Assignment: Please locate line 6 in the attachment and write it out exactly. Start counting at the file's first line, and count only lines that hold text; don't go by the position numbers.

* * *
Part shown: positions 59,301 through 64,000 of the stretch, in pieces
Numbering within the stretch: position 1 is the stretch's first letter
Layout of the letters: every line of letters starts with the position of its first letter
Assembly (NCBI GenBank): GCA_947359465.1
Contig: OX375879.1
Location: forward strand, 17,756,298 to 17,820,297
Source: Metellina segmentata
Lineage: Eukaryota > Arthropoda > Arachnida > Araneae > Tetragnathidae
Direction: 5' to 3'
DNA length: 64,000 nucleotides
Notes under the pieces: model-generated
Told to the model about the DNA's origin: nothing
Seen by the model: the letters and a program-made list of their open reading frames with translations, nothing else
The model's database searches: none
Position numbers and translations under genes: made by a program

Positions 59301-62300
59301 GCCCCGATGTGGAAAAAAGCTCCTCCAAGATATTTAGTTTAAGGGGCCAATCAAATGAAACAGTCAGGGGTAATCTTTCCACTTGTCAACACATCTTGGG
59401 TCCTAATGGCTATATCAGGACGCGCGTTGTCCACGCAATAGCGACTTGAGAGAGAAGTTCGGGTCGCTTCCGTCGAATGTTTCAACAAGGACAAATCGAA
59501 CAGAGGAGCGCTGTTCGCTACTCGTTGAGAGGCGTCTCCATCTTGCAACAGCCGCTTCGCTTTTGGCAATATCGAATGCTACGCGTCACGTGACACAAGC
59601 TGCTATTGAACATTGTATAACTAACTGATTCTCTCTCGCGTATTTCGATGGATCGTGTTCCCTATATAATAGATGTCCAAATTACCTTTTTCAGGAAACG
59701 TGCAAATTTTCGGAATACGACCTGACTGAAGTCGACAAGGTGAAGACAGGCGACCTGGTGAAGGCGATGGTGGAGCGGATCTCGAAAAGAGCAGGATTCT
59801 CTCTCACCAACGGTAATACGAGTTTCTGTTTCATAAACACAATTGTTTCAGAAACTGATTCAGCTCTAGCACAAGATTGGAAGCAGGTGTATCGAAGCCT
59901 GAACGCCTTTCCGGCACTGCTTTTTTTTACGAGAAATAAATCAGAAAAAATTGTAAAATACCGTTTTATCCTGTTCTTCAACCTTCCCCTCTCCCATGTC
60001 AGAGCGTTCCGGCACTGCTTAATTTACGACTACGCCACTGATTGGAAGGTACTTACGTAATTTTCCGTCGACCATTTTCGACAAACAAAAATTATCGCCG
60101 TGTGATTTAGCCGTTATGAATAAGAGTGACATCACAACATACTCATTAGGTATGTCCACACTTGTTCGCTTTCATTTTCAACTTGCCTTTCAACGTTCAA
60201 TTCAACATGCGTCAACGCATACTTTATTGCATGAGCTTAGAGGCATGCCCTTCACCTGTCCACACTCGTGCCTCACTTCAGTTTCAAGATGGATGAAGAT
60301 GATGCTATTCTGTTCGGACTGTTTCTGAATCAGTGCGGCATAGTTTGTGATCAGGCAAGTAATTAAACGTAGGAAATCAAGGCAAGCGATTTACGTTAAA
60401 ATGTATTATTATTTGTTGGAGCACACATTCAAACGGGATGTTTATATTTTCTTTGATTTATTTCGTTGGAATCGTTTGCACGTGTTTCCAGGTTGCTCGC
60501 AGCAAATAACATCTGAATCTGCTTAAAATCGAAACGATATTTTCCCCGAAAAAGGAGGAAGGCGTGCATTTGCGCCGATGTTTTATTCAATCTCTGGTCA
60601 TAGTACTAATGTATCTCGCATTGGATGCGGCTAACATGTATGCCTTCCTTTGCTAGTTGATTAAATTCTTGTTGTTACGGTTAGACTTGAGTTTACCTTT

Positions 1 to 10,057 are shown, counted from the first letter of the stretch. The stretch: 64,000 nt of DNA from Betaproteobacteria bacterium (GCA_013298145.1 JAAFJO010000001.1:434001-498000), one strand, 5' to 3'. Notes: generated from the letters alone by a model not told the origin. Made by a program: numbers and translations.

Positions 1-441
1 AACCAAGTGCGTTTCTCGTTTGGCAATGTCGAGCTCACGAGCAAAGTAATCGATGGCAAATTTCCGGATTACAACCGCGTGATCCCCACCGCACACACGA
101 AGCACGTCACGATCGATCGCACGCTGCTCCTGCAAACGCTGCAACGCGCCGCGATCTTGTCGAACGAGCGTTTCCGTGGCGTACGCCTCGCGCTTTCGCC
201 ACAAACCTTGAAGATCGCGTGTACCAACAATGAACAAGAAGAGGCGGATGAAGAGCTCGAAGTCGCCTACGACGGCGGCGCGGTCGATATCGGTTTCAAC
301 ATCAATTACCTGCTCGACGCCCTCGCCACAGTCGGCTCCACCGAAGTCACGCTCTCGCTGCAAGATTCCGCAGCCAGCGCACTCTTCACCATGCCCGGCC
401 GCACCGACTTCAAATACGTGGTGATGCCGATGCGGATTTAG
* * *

Location: forward strand, 17,756,298 to 17,820,297